King Charles has the Queen's red box restored for him to use

The King will use the same red box to carry official documents as three monarchs before him after it was lovingly restored.

Queen Elizabeth II, her father King George V and his father King VI all used the despatch box, handing it down through the generations.

It will now be used by a fourth after being repaired by a company which has made the famous brief cases for centuries.

Barrow Hepburn & Gale manufacture the boxes, which are used to carry important papers by the monarch or government ministers.

The iconic boxes in their distinctive red are solely produced by the company, which is also responsible for cleaning and maintaining them.

Queen Elizabeth is known to have received her red box every day – apart from Christmas – containing updates on the business of the government and other briefings.

Founded in 1760, the British firm uses techniques which have been employed since it was set up.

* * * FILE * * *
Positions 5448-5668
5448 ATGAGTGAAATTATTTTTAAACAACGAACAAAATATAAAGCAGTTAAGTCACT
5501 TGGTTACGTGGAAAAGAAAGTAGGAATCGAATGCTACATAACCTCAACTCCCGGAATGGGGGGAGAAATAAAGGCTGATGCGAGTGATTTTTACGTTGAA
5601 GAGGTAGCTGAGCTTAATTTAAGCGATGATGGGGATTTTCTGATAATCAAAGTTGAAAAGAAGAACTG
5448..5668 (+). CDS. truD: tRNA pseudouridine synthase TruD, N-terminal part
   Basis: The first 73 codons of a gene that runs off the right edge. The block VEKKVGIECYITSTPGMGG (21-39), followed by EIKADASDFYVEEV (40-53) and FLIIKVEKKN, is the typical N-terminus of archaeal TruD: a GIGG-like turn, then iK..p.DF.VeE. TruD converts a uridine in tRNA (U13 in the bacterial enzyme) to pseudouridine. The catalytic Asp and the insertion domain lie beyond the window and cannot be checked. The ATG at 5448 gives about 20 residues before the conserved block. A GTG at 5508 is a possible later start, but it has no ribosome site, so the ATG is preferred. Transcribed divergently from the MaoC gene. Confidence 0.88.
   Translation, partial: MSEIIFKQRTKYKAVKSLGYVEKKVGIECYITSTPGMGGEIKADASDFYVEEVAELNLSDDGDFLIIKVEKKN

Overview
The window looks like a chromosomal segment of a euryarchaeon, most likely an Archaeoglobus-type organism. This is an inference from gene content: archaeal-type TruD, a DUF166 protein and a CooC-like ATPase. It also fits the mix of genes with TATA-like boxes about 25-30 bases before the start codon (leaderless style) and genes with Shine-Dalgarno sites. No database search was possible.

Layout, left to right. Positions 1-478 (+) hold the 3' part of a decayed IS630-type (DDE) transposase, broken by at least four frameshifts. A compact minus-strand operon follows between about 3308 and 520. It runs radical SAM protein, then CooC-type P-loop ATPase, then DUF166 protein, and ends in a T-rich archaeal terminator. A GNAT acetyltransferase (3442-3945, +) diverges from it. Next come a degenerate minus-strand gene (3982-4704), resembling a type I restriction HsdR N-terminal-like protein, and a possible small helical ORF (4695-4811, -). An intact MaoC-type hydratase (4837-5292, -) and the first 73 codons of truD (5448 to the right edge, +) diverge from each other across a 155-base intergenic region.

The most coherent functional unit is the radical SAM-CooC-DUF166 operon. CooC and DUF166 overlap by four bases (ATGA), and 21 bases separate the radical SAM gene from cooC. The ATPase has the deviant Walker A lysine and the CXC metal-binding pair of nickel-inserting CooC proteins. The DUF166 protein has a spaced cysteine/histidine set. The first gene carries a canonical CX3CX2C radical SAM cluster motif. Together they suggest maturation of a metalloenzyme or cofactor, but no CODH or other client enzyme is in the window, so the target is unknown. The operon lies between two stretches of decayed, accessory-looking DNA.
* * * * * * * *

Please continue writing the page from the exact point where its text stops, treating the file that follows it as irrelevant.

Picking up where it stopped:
In a process known as skiving, the thickness of leather is carefully reduced by hand using a blade before the leather is carefully applied to the box.



New pieces of leather are also hand burnished to ensure each edge is strengthened and protected.

Photographs of the red box show the lock, which carries a ‘King George V’ stamp.

The box is further embossed with a coronation crown and also carries King Charles III’s cypher, which was applied in gold leaf using a specially-made brass die.

There are two competing theories about how red boxes became a fixture of public life in Britain.


According to the company, the most popular is that Prince Albert, Consort to Queen Victoria, favoured the colour because it appeared in the Saxe-Coburg-Gotha coat of arms.

Others believe the more colourful explanation that dating back to the late 16th century that Francis Throckmorton, a representative of Queen Elizabeth I’s, presented the Spanish ambassador with a specially constructed red briefcase filled with black puddings.

The present was deemed an official communication from the Queen and, the theory goes, the tradition began then.

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